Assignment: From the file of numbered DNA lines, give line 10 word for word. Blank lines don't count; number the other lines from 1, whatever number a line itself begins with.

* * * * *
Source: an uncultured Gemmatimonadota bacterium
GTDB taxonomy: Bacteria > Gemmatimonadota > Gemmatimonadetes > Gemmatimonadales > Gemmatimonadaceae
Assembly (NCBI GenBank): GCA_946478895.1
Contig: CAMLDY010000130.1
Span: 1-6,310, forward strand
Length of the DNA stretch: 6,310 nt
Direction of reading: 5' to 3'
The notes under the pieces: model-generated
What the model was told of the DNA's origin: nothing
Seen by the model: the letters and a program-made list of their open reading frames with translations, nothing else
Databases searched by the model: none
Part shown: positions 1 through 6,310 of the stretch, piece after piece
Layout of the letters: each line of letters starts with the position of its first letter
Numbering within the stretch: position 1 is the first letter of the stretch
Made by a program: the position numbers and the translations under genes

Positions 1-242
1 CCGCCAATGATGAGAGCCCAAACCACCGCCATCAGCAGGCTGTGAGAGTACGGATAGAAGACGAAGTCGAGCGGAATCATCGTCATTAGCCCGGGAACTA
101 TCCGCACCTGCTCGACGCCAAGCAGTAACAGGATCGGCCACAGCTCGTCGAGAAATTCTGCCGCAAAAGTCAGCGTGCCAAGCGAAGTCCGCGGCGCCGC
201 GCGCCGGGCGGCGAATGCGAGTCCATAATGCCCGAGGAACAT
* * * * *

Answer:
Seen by the model: the letters and a program-made list of their open reading frames with translations, nothing else